• One thing you might do is to look at sites like ELance. It is great for start-ups. It is basically a site where people post projects and providers bid on them. I use it all the time for graphics, copy editing, and the like. You can also use it to provide services. Sign up as a provider, take their qualification tests, and start bidding on projects. There is another site like it called I have actually hired some programming projects there. Take a look at a book called the Obsolete Employee for advice on Virtual Service Provider market. Outta room here, but there's more. – Steve Montgomery 14 years ago


You definitely need some early adopters. Until you have several customers using your product, it will be tough to grow your pipeline.

Now, regarding the price & sales cycle:

Price: I'd stay away from touching the price. If you price your product too low, you'll send out a perception that your product is not that valuable. Also, low prices will hinder your ability to grow the company, and you'll have less R&D dollars to put into improving the product, and you'll be overcome by competition and out of business too quickly.

One thing you can consider is to create a segmentation that allows you enter new accounts with a "low fee" and then scale inside the account. The pricing threshold should be a value that does not require your buyer to go into the long and bureaucratic purchasing cycle (if the customer can buy the product using his credit card, then he doesn't need to ask "permission" to anyone)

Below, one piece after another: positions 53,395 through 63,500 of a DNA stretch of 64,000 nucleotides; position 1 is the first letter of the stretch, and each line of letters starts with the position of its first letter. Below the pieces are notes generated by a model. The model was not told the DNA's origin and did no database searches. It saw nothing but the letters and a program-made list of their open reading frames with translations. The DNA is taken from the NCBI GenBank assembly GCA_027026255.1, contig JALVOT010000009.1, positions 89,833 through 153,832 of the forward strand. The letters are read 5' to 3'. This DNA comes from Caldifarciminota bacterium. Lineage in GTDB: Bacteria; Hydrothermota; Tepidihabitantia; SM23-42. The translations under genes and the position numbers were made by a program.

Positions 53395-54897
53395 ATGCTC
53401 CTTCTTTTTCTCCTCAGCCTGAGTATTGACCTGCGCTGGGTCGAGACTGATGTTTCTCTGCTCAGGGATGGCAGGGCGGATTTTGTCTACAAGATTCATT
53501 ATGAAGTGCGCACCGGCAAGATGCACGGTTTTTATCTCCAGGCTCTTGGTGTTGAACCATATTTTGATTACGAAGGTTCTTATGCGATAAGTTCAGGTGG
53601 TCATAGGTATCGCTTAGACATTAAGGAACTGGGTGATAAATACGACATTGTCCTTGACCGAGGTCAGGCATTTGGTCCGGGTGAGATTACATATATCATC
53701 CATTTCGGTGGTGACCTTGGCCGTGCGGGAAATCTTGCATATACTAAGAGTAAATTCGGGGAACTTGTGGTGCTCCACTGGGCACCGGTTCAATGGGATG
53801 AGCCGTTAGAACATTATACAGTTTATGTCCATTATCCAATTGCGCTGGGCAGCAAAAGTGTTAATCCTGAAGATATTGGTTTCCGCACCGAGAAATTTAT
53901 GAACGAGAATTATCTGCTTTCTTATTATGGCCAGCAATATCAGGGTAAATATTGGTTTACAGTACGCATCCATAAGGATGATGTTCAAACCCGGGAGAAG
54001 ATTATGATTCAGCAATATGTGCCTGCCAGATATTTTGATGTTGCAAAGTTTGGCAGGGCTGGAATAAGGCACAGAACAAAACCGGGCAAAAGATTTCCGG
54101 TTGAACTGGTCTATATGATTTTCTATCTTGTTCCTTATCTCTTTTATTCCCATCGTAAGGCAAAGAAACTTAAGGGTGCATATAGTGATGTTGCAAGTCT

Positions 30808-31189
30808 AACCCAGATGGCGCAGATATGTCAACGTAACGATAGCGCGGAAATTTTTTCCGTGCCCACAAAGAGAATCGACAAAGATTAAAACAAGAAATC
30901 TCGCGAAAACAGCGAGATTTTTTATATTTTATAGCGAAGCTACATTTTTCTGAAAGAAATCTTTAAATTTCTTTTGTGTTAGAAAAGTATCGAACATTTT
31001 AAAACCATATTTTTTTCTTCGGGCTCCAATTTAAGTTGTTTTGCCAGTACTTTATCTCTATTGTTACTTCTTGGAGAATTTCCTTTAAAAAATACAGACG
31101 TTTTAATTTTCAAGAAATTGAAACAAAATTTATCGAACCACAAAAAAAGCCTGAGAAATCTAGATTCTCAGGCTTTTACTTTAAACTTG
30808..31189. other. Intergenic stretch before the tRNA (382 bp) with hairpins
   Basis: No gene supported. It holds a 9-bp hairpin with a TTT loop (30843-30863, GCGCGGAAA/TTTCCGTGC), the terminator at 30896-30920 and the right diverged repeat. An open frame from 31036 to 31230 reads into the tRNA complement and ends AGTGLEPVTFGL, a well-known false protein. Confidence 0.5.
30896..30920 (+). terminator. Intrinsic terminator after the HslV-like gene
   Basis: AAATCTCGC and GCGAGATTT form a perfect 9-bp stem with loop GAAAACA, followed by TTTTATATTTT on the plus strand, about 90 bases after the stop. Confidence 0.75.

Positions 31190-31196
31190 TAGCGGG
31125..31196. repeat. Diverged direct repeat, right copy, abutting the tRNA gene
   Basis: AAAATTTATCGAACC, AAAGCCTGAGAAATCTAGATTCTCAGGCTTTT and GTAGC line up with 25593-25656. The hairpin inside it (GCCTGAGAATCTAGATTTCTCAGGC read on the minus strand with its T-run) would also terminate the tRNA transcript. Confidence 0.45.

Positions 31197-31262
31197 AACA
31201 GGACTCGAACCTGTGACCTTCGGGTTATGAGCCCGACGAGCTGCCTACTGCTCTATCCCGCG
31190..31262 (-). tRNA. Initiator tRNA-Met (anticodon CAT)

Shortening the sales cycle If your product falls in the "complex sales" category, then it will be very difficult to shorten the cycle.
My experience tells me that, instead of trying to shorten the sales cycle, you should invest in making evaluation as easy as possible.
If you can, make your product available online for people to try and experience. Give them all the information and resources they'll need to evaluate the product.
What this means is you're putting all the pre-sales effort on the customer side and when they're ready to buy they'll tell you.
This is a switch from the traditional outbound marketing & sales (where you chase prospects, call then, send emails, go on sales callas to do demos...), to inbound marketing (where you get prospects to find you, evaluate the product, and then buy it - all in a self service mode).

The result is that, although the sales cycle is not reduced, you'll have a better stream of prospects - this makes your sales cycle look (virtually) smaller.

Hope this helps


answered Apr 23 '10 at 19:46
825 points


Is such early stage you need to get Early Adapters to buy your product. This solves the problem of providing references.

Going cheaper than the competition is not always the best way to differentiate your product. Companies will doubt its quality.

Shortening your sale cycle depends on the product. In enterprise sales, this is common because the price tag is higher.
Can you sell the same product as a limited edition to smaller companies? That will bring the quick sales you need.

answered Apr 22 '10 at 06:19
Stefanos Tses
981 points
  • Yes we could but my concern is the ROI is measured against their current cost of documents which typically the larger the org the bigger the ROI. – Stacey 14 years ago